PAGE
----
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Clinical multichannel measurements of cardiac magnetic field and electric potential

Martin Burghoff

Physikalische-Tehnische Bundesanstalt, Institut Berlin
Abbestr. 2-12, 15879 Berlin, Germany

Requirements for clinical multichannel cardiac measurements are:

Today we have more than 5 multichannel systems in Europe for cardiac magnetic field measurements in a clinical setting, e.g., in Jena, Hamburg, Erlangen, Helsinki, Berlin Steglitz.

Each system has another configuration --> the signals and calculated parameters such as QRS length cannot be compared without recalculation into a virtual sensor configuration --> programs for recalculation are designed in Helsinki and Berlin

Berlin experience with the Steglitz MCG multichannel system:

Trends for the near future:

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Anatomic picture: 3-D cardiac image processing

Isabelle E. Magnin

CREATIS, Lyon, France

A large variety of techniques exist to investigate the anatomic shape and the functional behaviour of the moving heart. The information content issued from them is roughly complementary and directly related to the physical phenomena involved. They can be divided into two classes called passive and active techniques.

Passive techniques record the natural activity of the beating heart. It mainly concerns the electrocardiography (ECG) which measures the variations of the electric field (along the cardiac cycle) and the magnetocardiography (MCG) which provides the magnetic field variations. The cardiac signals are recorded using electrodes (ECG) or SQUIDs (MCG) located on the body. When placed in particular positions, they can provide orthogonal projections of the ECG (vectorcardiography) or spatio-temporal information (MCG). The resulting recorded signals give functional information. Active techniques consist in using some external wave or excitation to get information back. It mainly includes imaging techniques using X-Rays, magnetic resonance imaging (MRI), ultrasound (US) and isotopic imaging (SPECT and PET). Both anatomical and functional information cam be extracted from such 2-D or 3-D sequences.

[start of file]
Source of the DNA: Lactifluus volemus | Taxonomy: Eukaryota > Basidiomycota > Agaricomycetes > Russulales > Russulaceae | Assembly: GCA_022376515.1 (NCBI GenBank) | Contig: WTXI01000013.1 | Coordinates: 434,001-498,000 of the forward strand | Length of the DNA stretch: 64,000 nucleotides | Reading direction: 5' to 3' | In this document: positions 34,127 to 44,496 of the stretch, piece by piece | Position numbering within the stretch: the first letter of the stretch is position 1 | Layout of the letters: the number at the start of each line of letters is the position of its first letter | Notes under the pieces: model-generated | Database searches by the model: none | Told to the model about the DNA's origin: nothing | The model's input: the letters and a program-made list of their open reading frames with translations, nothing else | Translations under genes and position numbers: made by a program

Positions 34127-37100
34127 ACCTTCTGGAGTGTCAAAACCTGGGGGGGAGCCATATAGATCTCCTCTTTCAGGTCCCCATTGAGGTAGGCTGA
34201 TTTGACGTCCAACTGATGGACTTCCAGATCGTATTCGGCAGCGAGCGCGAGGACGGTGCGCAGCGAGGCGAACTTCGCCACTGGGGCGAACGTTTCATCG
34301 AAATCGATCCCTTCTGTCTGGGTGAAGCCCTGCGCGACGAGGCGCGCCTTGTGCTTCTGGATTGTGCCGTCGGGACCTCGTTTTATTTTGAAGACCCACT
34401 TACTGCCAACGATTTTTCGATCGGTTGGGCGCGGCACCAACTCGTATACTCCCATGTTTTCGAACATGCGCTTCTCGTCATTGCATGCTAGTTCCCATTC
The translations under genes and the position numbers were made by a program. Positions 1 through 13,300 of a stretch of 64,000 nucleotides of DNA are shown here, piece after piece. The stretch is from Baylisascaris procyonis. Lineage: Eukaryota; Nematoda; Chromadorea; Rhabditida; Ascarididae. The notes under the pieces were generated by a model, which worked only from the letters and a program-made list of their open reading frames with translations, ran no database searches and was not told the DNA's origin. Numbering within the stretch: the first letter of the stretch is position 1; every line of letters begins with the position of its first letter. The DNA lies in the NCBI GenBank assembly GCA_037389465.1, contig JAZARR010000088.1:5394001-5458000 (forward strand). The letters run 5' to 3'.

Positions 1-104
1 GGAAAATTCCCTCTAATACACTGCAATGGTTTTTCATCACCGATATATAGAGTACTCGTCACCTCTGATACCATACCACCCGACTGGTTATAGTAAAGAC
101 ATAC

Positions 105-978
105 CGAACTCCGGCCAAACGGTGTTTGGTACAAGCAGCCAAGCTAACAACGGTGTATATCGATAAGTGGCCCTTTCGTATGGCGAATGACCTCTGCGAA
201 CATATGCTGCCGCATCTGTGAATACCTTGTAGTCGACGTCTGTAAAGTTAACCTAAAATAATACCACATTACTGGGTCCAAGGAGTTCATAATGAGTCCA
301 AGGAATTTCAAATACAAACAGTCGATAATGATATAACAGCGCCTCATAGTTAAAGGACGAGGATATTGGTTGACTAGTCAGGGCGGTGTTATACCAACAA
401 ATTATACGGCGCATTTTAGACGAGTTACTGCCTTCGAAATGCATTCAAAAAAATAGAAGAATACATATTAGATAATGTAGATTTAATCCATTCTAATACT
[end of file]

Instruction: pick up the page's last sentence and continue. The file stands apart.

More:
The heart experiences a complex motion that is only partially captured by the previously mentioned acquisition techniques. The inverse problem which consists in extracting global and local motion and metabolism information from these data is a quite difficult task because it is an ill-posed inverse problem. Moreover, according to the diversity of data, various mathematical approaches will be necessary. Studying the true 4-D behaviour of the heart, implies to be able to efficiently mix such heterogeneous information in a fusion process.

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Software for MCG

Sergio N. Erné

Zentralinstitut für Biomedizinische Technik
Universität Ulm, Ulm, Germany

This talk has been designed as an introduction to a fruitful discussion to define what is needed, what is desirable, and what is available in the MCG analysis. This talk will be organized in the following sections:

One of the main aspects discussed will be the problem of computational speed or analysis time, being this one of the main problems in the design of biomagnetic cardiac systems for clinical use.

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Localization of the arrhythmogenic substrate - validation by successful cathater ablation procedures

Michael Oeff, Philipp Stevens

Cardiopulmonary Department, Klinikum Benjamin Franklin
Freie Universität Berlin, Germany